NIH Research Matters
October 19, 2009
Virus Linked to Chronic Fatigue Syndrome
Scientists have detected the DNA of a retrovirus in the blood of patients with chronic fatigue syndrome. The discovery raises the possibility that the virus may be a contributing factor in chronic fatigue syndrome.
Chronic fatigue syndrome, or CFS, is a debilitating disease that affects millions of people in the United States. It's characterized by profound fatigue that doesn't improve with bed rest and can be exacerbated or re-kindled by physical or mental activity. A number of other symptoms are also associated with CFS, including cognitive deficits, impaired sleep, myalgia, arthralgia, headache, gastrointestinal symptoms and tender lymph nodes.
No specific cause for CFS has yet been identified. However, patients with CFS are known to have some abnormalities in their immune system. Recently, scientists found evidence of a virus called xenotropic murine leukemia virus-related virus, or XMRV, in the tumors of patients with prostate cancer. Some patients with XMRV-positive prostate cancer were reported to have a specific immune system defect that was also seen in CFS patients. Suspecting a link between the virus and CFS, a team of scientists from the Whittemore Peterson Institute at the University of Nevada, NIH's National Cancer Institute (NCI) and the Cleveland Clinic set out to look for the virus in blood samples.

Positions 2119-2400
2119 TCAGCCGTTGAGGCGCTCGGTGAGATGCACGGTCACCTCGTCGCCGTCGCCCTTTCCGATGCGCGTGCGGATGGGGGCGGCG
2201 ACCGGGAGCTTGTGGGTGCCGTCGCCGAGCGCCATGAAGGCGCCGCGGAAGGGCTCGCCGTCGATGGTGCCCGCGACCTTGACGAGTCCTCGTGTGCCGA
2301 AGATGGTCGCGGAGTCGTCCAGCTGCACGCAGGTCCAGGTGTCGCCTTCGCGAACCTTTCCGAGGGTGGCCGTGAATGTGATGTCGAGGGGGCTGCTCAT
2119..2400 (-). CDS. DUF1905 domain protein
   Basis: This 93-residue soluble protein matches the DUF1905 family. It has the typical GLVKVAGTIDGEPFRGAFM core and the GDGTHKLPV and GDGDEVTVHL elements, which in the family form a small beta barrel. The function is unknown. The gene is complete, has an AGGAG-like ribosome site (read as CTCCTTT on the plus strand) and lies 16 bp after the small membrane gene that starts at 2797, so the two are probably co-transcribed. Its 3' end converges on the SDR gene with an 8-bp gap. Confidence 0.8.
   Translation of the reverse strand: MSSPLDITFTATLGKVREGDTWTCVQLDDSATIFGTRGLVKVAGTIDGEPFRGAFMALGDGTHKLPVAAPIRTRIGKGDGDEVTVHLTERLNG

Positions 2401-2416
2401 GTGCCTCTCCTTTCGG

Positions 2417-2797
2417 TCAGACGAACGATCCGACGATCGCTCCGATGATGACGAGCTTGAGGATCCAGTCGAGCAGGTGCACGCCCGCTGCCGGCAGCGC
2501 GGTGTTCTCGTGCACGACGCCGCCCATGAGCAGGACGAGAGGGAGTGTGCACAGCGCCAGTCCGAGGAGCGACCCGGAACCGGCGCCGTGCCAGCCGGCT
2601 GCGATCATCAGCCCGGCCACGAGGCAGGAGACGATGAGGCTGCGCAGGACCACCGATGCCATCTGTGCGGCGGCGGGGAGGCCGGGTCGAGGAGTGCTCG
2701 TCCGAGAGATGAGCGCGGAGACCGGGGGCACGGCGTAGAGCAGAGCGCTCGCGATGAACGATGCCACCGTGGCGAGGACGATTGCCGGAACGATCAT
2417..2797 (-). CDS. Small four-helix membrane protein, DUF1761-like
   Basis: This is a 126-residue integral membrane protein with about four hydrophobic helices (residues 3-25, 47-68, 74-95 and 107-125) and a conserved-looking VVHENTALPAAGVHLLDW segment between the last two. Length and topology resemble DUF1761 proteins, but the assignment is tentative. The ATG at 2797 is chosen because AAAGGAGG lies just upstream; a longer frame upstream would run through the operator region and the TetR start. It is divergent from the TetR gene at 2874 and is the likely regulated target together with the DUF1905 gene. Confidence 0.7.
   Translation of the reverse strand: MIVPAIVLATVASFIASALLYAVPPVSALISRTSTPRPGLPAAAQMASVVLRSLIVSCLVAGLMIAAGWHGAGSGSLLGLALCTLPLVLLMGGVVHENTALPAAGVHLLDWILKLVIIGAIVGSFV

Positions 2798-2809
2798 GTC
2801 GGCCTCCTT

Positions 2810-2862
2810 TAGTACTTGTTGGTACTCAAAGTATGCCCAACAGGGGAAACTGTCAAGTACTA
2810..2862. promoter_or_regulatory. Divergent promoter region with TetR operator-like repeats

The scientists identified DNA from XMRV in the blood cells of 68 of 101 (67%) CFS patients, as reported in the online edition of Science on October 8, 2009. In contrast, the blood of only 8 out of 218 healthy people (3.7%) contained XMRV. Blood cells not only contained XMRV DNA, but also expressed XMRV proteins and produced infectious viral particles.
The researchers also found that XMRV stimulates immune responses in people with CFS. Plasma from 9 out of 18 CFS patients infected with XMRV reacted with a viral protein, whereas none of the plasma from 7 healthy donors showed a reaction.
“These compelling data allow the development of a hypothesis concerning a cause of this complex and misunderstood disease, since retroviruses are a known cause of neurodegenerative diseases and cancer in man,” says Dr. Francis Ruscetti of NCI, who worked on the project.
Retroviruses like XMRV have also been shown to activate a number of other latent viruses. This could explain why so many different viruses, such as Epstein-Barr virus, have been associated with CFS.
The researchers cautioned, however, that while this study found an association between XMRV and CFS, further work will be needed to determine whether XMRV truly contributes to the development of CFS.
“The discovery of XMRV in 2 major diseases, prostate cancer and now chronic fatigue syndrome, is very exciting,” says Dr. Robert H. Silverman, a co-author at the Cleveland Clinic. If a role for XMRV is established, there could be new opportunities for prevention and treatment of these diseases.
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NIH Research Matters is a weekly update of NIH research highlights from the Office of Communications and Public Liaison, Office of the Director, National Institutes of Health.